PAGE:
Read II Samuel 15 -- 16
After Absalom had been in exile three years (II Samuel 13:34-38), Joab, commander-in-chief of David's army, engineered a clever plan which brought about Absalom's return.
About two years after Absalom had returned from exile (14:28), he began an ambitious and wicked scheme to take over his father's throne: Absalom prepared chariots and horses, and fifty men to run before him. And Absalom rose up early, and stood beside the way of the gate -- which was an entrance into the city and often a place for court cases to be decided (15:1-2). His personal army made him appear as the obvious heir to the throne. It wasn't long that in all Israel there was none to be so much praised as Absalom (14:25). He pretended a deep concern for any man that had a controversy (that had) come to the king for judgment. . . . And Absalom (intercepted him), and said to him . . . your matters are good and right; but there is no one appointed by the king to hear you. . . . Oh that I were made judge in the land, that every man which has . . . cause might come to me, and I would do him justice! (15:2-4).
The despicable treachery of Absalom was exposed after he asked permission of his father King David to "worship" in Hebron, the city of Absalom's birth. He deceived his father by saying he had made a vow while in Syria that, if the Lord will bring me again to Jerusalem, then I will serve the Lord (by offering a sacrifice) (15:8). No doubt David was delighted to hear that Absalom had a desire to worship the Lord. However, Absalom's real purpose for going to Hebron was to organize a revolution to destroy his own father. Soon it was known throughout the tribes that Absalom reigns (is king) in Hebron (15:10). Even Ahithophel, David's trusted counselor, was among the deserters who joined with Absalom.
Soon the news reached David that the hearts of the men of Israel are after Absalom (15:13). During this crisis time, he said to Zadok the priest: If I shall find favor in the eyes of the Lord, He will bring me (back) again. . . . Let Him do to me what seems good to Him (15:25-26). There was no demand for his rights, no thought of self-pity, bitterness or revenge. David was confident that his life and the destiny of Jerusalem were in the sovereign control of God.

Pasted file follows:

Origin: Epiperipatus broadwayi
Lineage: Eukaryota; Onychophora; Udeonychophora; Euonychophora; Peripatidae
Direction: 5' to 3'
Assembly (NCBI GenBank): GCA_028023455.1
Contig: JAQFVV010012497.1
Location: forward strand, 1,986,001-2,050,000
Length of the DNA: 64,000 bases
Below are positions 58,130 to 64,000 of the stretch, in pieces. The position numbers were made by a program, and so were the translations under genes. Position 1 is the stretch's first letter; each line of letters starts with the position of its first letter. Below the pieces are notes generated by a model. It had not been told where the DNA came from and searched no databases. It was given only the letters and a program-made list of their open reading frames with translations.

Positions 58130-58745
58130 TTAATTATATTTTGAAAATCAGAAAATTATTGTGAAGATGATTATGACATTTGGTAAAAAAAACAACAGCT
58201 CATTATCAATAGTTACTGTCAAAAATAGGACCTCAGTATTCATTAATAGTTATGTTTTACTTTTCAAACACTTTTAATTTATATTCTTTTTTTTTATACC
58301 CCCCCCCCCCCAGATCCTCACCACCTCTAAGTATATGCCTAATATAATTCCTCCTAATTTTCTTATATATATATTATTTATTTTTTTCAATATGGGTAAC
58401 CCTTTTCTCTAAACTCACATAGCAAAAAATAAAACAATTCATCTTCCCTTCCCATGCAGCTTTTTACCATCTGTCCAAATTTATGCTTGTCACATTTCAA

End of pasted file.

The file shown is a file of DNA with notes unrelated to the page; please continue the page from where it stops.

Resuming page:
It is sad to see David, the brokenhearted old king, running barefoot down the rocky, rugged hills to the Brook Kidron and up the Mount of Olives, weeping, fleeing Jerusalem in fear of his own beloved son (15:30).
Committing himself to God, David prayed: Turn the counsel of Ahithophel into foolishness (15:31). Then, he sent Hushai his longtime friend (15:37; I Chronicles 27:33) back to Jerusalem with instructions as to how he could become Absaloms advisor, and thus refute Ahithophel's counsel (II Samuel 15:33-35).
Wicked men are often used by God to correct those whom He loves. David later confessed: Before I was afflicted I went astray: but now have I kept thy Word (Psalms 119:67).
Christ Revealed: Through David as he rebuked his followers when they wanted to execute his enemies (II Samuel 16:10-11; compare I Sam. 26:8-9; Luke 9:54-56).
Word Studies: 15:3 deputed means appointed judge; 15:11 in their simplicity means innocently; 15:20 go up and down with us means wander with us; 15:27 seer means prophet; 15:28 certify me means to inform; 16:5 still means continuously.
Government Officials: Rep. Thomas Allen (ME) and Rep. Clifford Stearns (FL) · BPM Staff: Karen Hawkins · Pray for Barbara Waddell, Chair Emeritus, Ohio National Day of Prayer · Pray for the Bible Pathway International Radio broadcast in honor of Bonnie Wilhite · Country: Czech Republic (10 million) in central Europe · Major languages: Czech and Slovak · Religious freedom · 63% Catholic; 7% Protestant; 4% Eastern Orthodox · Prayer Suggestion: Remember that one of the purposes of prayer is to glorify God (Psalms 115:1).
Optional Reading: Acts 17
Memory Verse for the Week: I John 1:9